War victims 'entitled to redress from Japanese'
A Communist Party publication has said victims of Japan's invasion of China have the legal right to demand compensation from Tokyo.
Beijing had never declared its citizens have given up rights to compensation for war atrocities caused by the Japanese, it said.
The Party History Digest in its latest issue said US intervention, the Taiwan issue and the wish to normalise ties with Japan had caused the government to give up its reparation demands.
China decided in 1972 it would give up claiming US$120 billion (HK$936 billion) in war reparations when the two countries normalised ties. But the party publication said China had never said its war victims had to give up a fight for US$180 billion in compensation claims.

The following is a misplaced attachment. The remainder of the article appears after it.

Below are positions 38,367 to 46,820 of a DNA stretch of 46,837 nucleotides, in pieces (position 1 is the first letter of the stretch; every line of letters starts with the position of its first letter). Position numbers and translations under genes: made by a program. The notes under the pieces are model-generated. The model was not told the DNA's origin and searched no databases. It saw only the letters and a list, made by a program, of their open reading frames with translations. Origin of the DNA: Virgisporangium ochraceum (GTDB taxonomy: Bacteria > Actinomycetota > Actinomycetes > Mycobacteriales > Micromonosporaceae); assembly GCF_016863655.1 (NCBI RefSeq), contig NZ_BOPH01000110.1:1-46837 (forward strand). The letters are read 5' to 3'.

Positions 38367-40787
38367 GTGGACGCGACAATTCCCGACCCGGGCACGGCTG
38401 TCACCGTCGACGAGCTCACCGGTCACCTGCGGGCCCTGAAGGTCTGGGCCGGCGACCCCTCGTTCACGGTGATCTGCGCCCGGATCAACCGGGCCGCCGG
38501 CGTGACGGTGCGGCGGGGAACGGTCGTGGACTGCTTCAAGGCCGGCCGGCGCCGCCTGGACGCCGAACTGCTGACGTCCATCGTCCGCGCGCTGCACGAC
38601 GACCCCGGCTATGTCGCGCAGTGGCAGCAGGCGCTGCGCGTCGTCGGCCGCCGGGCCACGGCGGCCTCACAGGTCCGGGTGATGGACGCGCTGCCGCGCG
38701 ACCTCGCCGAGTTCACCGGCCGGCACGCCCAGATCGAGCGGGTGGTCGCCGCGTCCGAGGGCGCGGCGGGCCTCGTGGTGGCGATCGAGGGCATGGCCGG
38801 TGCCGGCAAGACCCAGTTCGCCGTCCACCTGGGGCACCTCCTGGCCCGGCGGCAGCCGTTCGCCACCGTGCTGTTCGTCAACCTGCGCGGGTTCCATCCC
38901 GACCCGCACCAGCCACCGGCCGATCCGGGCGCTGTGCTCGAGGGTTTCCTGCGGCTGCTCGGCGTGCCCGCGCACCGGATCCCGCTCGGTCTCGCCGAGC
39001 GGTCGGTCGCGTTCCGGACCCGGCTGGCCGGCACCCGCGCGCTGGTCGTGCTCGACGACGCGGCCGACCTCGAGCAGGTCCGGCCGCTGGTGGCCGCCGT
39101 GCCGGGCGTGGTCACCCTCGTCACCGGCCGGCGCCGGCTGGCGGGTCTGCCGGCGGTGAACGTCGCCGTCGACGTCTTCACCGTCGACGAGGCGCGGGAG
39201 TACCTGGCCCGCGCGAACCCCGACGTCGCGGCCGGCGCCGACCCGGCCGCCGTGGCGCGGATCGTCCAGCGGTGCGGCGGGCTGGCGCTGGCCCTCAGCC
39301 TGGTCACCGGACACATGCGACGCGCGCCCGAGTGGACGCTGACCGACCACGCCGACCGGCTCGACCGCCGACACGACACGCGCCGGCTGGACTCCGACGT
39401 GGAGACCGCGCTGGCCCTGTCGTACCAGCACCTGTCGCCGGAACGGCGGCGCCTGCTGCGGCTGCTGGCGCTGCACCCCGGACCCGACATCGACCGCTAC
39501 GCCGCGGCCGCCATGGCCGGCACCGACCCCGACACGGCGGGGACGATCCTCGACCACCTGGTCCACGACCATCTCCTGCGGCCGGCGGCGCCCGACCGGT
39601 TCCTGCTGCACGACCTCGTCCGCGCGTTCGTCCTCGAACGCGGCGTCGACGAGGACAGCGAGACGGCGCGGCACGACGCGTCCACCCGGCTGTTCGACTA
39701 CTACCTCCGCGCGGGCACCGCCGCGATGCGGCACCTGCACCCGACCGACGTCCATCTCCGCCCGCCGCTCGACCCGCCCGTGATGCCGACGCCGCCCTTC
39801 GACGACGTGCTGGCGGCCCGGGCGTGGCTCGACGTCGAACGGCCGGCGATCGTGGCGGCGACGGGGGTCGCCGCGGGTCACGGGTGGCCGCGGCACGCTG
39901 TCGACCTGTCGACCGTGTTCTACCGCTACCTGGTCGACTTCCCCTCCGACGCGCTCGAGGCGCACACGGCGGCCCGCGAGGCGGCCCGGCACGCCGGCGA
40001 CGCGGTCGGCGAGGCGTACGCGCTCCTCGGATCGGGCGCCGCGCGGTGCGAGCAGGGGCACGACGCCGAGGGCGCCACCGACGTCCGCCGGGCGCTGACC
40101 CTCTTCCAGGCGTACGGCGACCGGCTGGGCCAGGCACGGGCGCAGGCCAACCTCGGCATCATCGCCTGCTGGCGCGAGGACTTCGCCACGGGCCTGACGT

It said due to this reservation, China's war victims had the legitimate right to claim compensation according to international law.
More than 10 lawsuits have been filed in Japan against the government by former comfort women, who were victims of sexual violence, slave labourers and germ-warfare victims at the hands of the Japanese military during World War II or during Japan's invasion of China from 1931 to 1945. Most of the lawsuits have been rejected by Japanese courts.
Chinese policy vacillates between indignation at Japan's perceived lack of contrition for crimes committed and a desire to sweep the issue under the carpet to ensure smoother trade ties.